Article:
Privacy fear as Google plans 'super database'

GOOGLE, the internet giant, is planning a massive online facility that could store copies of users' hard drives - a move set to spark alarm among civil liberties campaigners.

Plans for the "GDrive", previously the subject of rumour among computer experts, were revealed accidentally after notes in a slideshow were wrongly published on Google's site.

The device would create a mirror image of data stored on consumers' computer hard drives, letting users search data stored on other computers via Google accounts.

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While offering more convenient access to data, the service will stoke debate about the dangers of storing so much personal data on Google systems. Google recently squared up against the United States Justice Department, which has subpoenaed a limited set of data on Google search habits, drawing an outcry from privacy advocates.

In the presentation notes, the chief executive, Eric Schmidt, made a cryptic comment that one goal of Google was to "store 100 per cent" of consumer information".

A Google spokeswoman declined to comment on any specific service, but confirmed that the presentation containing the notes had been mistakenly released on the internet. "We deleted the slide notes because they were not intended for publication," she said.

"We are constantly working on ways to enhance our products and services for users, but have nothing to announce at this time."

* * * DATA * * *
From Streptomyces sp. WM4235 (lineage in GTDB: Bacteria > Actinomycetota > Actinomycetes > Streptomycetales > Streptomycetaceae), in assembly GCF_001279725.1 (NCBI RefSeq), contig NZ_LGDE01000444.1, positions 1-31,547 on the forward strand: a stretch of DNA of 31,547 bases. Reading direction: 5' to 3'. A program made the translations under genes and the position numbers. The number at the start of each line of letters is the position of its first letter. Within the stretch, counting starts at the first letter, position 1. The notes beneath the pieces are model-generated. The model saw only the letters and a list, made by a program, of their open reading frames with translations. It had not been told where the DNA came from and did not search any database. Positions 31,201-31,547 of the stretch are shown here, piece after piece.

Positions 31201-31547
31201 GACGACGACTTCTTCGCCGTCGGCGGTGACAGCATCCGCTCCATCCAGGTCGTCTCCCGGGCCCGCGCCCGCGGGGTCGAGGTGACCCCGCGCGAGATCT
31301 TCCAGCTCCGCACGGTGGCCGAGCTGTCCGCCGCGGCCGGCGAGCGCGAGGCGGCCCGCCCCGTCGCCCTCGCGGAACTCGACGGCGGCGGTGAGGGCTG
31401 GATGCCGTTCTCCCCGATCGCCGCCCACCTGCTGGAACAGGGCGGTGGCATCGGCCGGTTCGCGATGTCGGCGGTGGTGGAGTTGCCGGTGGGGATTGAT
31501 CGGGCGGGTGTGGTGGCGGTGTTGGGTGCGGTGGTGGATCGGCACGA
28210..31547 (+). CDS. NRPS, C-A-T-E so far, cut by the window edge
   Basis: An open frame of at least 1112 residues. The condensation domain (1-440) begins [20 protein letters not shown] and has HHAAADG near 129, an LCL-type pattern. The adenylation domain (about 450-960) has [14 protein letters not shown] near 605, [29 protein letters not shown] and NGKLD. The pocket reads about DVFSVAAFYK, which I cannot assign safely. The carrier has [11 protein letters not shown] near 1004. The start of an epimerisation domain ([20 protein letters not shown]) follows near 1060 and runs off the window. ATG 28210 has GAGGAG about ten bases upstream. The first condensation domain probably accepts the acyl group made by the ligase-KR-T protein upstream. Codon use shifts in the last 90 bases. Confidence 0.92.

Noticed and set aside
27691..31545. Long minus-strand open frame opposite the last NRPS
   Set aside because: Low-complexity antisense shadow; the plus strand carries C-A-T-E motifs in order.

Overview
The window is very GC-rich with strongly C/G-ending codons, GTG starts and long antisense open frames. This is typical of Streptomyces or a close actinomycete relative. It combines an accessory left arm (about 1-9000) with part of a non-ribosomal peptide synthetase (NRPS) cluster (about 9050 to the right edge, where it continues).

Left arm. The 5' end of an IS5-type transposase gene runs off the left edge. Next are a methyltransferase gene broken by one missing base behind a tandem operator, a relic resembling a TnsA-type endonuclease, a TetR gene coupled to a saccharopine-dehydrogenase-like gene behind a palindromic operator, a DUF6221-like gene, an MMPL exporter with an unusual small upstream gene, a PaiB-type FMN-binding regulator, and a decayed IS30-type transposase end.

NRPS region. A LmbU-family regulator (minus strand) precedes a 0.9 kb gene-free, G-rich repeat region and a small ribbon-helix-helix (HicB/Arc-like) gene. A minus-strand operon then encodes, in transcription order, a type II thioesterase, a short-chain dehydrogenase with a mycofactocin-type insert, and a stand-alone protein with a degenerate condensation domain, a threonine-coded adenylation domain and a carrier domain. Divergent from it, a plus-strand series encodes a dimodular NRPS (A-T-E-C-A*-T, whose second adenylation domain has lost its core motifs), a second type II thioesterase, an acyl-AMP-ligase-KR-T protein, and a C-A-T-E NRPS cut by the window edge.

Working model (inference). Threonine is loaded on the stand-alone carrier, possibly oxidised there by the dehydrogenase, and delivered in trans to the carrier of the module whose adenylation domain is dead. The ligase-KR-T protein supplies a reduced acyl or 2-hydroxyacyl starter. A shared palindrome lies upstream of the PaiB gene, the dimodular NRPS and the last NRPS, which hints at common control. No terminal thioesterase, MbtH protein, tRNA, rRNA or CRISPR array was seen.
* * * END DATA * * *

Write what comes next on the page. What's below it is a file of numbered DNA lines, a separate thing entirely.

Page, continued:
The new service could save computer users from loss of data by keeping a "golden copy" on Google's centralised computers. However, the plan could be thwarted by privacy concerns.

Recently, the Electronic Frontier Foundation, a digital rights advocate, issued a similarly stern warning to consumers to not use such facilities because it would reduce their level of privacy protection.

Google has been at the centre of privacy row in the United States. Last August, Google rejected US government efforts to access its search logs to prop up a contested 1998 law designed to protect minors from objectionable material on the internet.

Microsoft, Yahoo, and America Online have all since admitted that they have provided the government with some of that data from their logs.

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The revelations triggered a privacy rights row in Washington that has placed the administration of the president, George Bush, on the defensive and has sparked at least two investigations in Congress.